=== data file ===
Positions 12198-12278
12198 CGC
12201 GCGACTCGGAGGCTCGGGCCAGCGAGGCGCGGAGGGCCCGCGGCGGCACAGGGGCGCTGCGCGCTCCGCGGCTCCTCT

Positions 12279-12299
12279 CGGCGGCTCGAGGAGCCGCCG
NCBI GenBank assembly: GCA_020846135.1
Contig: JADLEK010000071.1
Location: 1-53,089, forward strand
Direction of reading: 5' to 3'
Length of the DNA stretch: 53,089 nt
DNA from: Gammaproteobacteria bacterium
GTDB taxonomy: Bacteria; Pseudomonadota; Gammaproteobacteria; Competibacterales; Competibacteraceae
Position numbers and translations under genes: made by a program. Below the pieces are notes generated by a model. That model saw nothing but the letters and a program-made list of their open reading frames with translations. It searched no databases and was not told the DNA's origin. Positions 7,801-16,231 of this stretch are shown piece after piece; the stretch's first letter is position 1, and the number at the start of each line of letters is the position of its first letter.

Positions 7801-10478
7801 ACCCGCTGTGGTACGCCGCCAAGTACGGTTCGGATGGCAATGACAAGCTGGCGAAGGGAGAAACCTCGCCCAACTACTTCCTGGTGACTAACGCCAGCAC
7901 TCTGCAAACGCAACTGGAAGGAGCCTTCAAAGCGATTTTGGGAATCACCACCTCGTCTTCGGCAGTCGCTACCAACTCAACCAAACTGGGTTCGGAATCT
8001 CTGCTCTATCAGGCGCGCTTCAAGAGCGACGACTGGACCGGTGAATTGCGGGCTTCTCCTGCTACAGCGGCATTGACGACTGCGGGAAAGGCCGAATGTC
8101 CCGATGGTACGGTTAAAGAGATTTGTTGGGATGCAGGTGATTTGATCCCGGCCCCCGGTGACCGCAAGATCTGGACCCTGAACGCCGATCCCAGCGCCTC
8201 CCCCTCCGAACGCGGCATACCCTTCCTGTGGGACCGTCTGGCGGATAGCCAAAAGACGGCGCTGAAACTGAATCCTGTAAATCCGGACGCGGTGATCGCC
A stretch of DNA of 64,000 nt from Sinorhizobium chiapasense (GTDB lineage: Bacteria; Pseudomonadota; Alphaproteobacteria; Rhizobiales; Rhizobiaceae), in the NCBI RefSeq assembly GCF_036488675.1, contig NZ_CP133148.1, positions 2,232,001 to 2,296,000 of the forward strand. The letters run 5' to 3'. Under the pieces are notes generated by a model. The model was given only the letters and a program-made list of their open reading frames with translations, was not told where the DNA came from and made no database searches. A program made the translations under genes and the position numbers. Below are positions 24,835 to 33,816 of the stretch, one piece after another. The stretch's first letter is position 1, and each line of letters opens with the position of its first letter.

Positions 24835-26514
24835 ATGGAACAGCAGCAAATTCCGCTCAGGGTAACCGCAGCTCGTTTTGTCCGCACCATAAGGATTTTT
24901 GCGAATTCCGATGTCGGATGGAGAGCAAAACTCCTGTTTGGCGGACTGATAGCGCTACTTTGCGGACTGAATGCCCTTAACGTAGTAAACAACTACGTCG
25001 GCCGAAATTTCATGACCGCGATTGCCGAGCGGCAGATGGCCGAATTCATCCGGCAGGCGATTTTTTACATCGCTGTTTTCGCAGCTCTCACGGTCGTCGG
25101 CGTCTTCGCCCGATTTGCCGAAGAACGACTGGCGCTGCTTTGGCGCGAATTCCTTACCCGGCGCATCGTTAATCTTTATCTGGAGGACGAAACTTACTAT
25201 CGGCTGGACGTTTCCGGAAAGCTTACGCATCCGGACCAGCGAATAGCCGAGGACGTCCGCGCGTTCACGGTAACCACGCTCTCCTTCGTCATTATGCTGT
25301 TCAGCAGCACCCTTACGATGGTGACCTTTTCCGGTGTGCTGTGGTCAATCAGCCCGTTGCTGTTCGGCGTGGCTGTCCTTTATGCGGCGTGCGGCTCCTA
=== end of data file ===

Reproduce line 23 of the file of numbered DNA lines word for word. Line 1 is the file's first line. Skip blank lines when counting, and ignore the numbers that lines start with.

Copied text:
24901 GCGAATTCCGATGTCGGATGGAGAGCAAAACTCCTGTTTGGCGGACTGATAGCGCTACTTTGCGGACTGAATGCCCTTAACGTAGTAAACAACTACGTCG